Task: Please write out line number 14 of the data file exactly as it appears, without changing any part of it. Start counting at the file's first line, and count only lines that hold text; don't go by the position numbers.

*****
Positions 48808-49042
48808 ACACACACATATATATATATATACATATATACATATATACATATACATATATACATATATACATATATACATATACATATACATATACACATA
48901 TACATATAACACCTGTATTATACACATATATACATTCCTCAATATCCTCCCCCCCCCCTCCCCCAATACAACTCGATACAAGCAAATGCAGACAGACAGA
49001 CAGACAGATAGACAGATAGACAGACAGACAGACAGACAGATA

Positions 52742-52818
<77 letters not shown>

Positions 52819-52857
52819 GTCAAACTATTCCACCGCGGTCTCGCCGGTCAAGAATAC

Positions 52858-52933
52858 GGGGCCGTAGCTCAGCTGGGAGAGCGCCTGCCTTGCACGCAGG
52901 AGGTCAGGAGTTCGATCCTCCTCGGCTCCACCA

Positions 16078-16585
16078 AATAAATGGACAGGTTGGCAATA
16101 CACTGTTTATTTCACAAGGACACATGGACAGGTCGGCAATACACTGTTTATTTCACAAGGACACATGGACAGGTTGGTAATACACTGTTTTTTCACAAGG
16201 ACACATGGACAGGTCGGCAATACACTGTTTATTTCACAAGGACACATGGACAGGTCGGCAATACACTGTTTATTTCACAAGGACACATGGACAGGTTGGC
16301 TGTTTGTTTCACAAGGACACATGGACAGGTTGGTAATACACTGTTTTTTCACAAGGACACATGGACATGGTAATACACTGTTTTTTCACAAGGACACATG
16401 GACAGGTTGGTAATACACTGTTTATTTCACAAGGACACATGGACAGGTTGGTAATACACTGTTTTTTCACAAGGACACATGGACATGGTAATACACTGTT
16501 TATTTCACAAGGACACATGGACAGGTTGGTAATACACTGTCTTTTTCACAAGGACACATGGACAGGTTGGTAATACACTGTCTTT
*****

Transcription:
16101 CACTGTTTATTTCACAAGGACACATGGACAGGTCGGCAATACACTGTTTATTTCACAAGGACACATGGACAGGTTGGTAATACACTGTTTTTTCACAAGG